A Sneinton recipe book

By Stephen Best

THE NEW ST CHRISTOPHER’S CHURCH BUILDING not long after its opening. A postcard view dated 1912.THE NEW ST CHRISTOPHER’S CHURCH BUILDING not long after its opening. A postcard view dated 1912.

AT THE BUS STOP A FEW MONTHS AGO a friendly neighbour mentioned that his wife had come across a couple of old books that might be of some interest to me. He didn’t sound especially hopeful, but I assured him I’d like to see them anyway. Like Autolycus in Winter’s Tale, the student of local history needs to be a snapper-up of unconsidered trifles.

When the books arrived, one proved to be a replica World War 2 ration book. The other was a little gem, hitherto unknown to me. And trifles do indeed come into this story, for it bore the fanciful title of YE NEWE SNEINTONE COOKERIE BOOKE.

Printed by W.P. Cranmer of Woolpack Lane, Nottingham, it is undated, but internal evidence places its publication date as 1911-12. In its limp blue covers, it was, although this is nowhere explicitly stated, evidently issued as a fund raiser for St Christopher’s parish church in Colwick Road.

The little book is essentially a compendium of useful recipes, many sent in by members of the congregation and other local worthies. Other contributions came from well-connected supporters of St Christopher’s, while the remainder may have been copied from similar cookery books, or submitted by friends from further afield.

As is often the case, the advertisements now seem every bit as diverting as the main text. Of the thirty-two examples in the book (all relating to Nottingham,) almost half were inserted by Sneinton businesses, or by concerns closely associated with the neighbourhood.

The connection with St Christopher’s is immediately apparent. The church was new, its permanent building having been consecrated as recently as December 1910. This replaced the tin mission church which had stood in Colwick Road for about a decade, and which afterwards became the church hall of its successor. During the summer of 1911 St Christopher’s was accorded the status of a separate parish.

Near the beginning of the book the following announcement may be read: Didn’t you find St Christopher’s Church very nice and warm during the cold weather? Have your Home, Warehouse or Works, heated on the same principle; you will get more work done, and with Comfort. Drop us a Post Card and we shall be pleased to give you a Price and Scheme (Free), Goodacre, Glover & Butler, Ltd, Heating Experts, Phoenix Works, Great Freeman Street, Nottingham.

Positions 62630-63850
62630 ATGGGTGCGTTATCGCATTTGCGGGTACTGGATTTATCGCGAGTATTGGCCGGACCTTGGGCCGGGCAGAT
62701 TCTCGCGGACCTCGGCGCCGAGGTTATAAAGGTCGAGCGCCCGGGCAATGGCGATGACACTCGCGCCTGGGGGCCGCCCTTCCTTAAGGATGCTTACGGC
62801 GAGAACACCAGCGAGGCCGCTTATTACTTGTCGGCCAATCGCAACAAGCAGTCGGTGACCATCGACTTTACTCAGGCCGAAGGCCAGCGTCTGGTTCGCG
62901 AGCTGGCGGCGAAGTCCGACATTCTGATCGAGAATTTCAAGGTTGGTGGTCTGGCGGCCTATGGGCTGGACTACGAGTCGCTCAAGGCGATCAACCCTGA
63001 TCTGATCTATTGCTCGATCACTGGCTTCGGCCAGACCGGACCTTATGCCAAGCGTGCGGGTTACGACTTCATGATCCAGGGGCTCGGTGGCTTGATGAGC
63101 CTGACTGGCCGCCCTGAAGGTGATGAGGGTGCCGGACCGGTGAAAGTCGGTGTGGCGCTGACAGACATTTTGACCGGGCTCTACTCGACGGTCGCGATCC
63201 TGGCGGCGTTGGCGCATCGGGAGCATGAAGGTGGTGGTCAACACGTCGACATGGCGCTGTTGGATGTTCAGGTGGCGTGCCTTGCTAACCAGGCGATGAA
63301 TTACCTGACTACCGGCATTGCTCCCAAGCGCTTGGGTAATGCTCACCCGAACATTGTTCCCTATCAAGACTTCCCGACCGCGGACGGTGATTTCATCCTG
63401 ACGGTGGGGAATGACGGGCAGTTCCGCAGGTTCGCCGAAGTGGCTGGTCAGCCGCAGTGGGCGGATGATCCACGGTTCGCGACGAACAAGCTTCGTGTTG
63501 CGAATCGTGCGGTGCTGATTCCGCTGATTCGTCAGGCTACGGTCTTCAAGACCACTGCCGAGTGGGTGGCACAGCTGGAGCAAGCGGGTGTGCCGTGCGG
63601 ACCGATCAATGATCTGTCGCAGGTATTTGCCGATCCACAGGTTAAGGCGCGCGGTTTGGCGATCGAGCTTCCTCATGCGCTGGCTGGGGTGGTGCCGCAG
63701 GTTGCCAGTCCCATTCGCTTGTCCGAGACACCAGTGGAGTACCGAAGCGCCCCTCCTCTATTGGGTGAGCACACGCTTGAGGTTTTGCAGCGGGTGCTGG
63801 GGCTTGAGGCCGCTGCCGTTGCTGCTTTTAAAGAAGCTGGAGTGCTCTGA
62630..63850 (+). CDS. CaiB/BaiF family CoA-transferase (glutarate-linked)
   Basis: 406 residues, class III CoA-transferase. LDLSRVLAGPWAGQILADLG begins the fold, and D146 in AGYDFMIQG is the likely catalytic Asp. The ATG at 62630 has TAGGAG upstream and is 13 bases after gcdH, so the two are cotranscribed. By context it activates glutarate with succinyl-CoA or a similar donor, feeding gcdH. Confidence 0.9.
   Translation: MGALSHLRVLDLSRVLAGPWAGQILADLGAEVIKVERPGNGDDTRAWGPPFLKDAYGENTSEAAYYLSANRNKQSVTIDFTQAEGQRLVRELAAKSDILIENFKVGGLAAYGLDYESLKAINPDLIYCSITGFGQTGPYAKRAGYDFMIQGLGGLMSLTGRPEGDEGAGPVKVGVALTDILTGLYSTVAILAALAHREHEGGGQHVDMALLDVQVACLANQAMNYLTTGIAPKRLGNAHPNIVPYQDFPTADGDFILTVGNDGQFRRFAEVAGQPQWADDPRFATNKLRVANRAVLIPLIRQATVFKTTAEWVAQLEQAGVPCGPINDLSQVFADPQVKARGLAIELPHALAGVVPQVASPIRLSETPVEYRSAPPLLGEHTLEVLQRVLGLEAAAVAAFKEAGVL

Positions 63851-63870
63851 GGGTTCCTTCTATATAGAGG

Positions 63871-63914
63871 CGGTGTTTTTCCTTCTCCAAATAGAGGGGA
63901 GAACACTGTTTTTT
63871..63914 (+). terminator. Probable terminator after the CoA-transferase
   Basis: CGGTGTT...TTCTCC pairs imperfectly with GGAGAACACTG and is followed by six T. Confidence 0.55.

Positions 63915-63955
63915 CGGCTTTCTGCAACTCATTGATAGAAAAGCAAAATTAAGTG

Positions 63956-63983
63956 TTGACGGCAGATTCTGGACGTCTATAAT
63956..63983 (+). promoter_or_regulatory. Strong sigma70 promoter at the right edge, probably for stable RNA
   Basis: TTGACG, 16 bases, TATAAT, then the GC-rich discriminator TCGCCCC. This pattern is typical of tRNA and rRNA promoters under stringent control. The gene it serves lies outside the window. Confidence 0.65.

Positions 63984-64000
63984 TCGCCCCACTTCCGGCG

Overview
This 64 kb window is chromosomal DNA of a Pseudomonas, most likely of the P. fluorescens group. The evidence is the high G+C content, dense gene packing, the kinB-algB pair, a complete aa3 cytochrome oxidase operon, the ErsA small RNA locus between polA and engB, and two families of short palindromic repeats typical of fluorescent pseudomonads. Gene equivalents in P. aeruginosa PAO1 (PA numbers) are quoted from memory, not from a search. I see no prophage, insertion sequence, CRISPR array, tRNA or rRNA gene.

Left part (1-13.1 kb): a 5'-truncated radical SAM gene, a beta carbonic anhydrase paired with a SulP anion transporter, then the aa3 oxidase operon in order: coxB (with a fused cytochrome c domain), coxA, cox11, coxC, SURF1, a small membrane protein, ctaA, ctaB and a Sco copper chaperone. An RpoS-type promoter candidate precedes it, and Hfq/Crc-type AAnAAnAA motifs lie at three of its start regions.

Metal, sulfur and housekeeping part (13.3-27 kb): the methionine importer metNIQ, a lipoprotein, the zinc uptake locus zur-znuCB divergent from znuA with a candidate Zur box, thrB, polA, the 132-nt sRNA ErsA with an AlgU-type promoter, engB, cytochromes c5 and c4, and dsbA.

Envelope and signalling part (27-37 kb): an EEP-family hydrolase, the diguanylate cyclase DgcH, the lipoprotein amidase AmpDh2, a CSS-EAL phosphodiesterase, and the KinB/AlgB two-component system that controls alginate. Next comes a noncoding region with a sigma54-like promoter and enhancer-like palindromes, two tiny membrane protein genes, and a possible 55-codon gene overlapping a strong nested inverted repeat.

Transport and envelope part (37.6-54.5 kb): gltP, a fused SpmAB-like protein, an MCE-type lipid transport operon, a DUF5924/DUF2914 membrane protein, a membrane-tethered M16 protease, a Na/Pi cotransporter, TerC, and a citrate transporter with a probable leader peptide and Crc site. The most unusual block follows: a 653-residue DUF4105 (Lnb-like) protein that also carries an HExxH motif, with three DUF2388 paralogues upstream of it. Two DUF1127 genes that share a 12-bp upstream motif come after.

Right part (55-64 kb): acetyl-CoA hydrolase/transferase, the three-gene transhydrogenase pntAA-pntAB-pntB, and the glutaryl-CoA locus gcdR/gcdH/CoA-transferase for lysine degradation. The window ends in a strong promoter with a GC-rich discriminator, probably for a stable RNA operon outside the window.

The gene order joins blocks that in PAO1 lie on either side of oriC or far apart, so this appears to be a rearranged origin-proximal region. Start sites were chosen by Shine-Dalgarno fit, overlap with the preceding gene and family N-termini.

It is inconceivable that a notice would have been couched in such terms unless directed at St Christopher’s worshippers. Even so, Goodacres could hardly have hoped to gain many commissions from the rank and file of Sneinton churchgoers. They must have been counting on the book reaching a wider, more moneyed readership.

Halfway through the volume a further link with the church appears, in the form of this notice: St Christopher’s Church Monthly. An Illustrated Magazine of 18 pages, containing Parish News and Announcements, General Church News and Good Serial Story. Delivered to any address, price 1d.

That, I think, settles it, and the identities of many of the contributors further underline the St Christopher’s origin of this entertaining publication.

THE CONTENTS PAGE of THE COOKERY BOOK, with the prominent advertisement of the firm who had installed the church heating.THE CONTENTS PAGE of THE COOKERY BOOK, with the prominent advertisement of the firm who had installed the church heating.

Goodacres were evidently determined that no one remain in doubt about their multifarious skills, a second advertisement reminding locals that the firm produced Church Gates and Palisades. Ornamental and Constructional Ironwork All Classes of Engineering... A telegram to 'Radiation Nottingham' would reach them at Great Freeman Street, off Huntingdon Street. The business would, within a few years, move to London Road, near the Meadow Lane comer, and remain there for over four decades.

We shall look at the other advertisers later, but it is time now to consider the dishes featured in the COOKERIE BOOKE : the title, twee though it is, accurately reflects the air of period gentility which pervades the volume.